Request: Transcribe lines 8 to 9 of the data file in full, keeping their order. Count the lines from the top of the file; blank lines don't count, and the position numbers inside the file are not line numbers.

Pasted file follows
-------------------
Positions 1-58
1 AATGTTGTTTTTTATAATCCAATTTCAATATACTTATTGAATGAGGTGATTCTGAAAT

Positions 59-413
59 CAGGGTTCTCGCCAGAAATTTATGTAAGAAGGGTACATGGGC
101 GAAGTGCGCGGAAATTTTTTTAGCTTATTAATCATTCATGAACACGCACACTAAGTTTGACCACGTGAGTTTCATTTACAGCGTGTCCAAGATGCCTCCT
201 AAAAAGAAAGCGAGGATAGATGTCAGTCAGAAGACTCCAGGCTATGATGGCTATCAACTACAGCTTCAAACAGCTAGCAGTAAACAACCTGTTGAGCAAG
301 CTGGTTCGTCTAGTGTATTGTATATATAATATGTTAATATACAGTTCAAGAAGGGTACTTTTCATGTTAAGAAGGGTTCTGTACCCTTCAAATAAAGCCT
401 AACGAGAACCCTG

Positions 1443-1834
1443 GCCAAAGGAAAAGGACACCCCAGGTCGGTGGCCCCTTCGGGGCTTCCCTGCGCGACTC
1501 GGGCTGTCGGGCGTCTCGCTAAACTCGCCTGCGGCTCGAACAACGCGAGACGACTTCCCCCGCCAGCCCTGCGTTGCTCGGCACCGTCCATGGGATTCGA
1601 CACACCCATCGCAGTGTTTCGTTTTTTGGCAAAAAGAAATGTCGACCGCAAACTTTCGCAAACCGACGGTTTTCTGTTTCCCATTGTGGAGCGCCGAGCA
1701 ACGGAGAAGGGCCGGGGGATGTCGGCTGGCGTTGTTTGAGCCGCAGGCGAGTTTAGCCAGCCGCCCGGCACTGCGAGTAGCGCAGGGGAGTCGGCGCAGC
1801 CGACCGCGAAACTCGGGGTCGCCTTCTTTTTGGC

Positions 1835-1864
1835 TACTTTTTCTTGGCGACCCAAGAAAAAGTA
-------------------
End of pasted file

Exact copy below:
401 AACGAGAACCCTG

Positions 1443-1834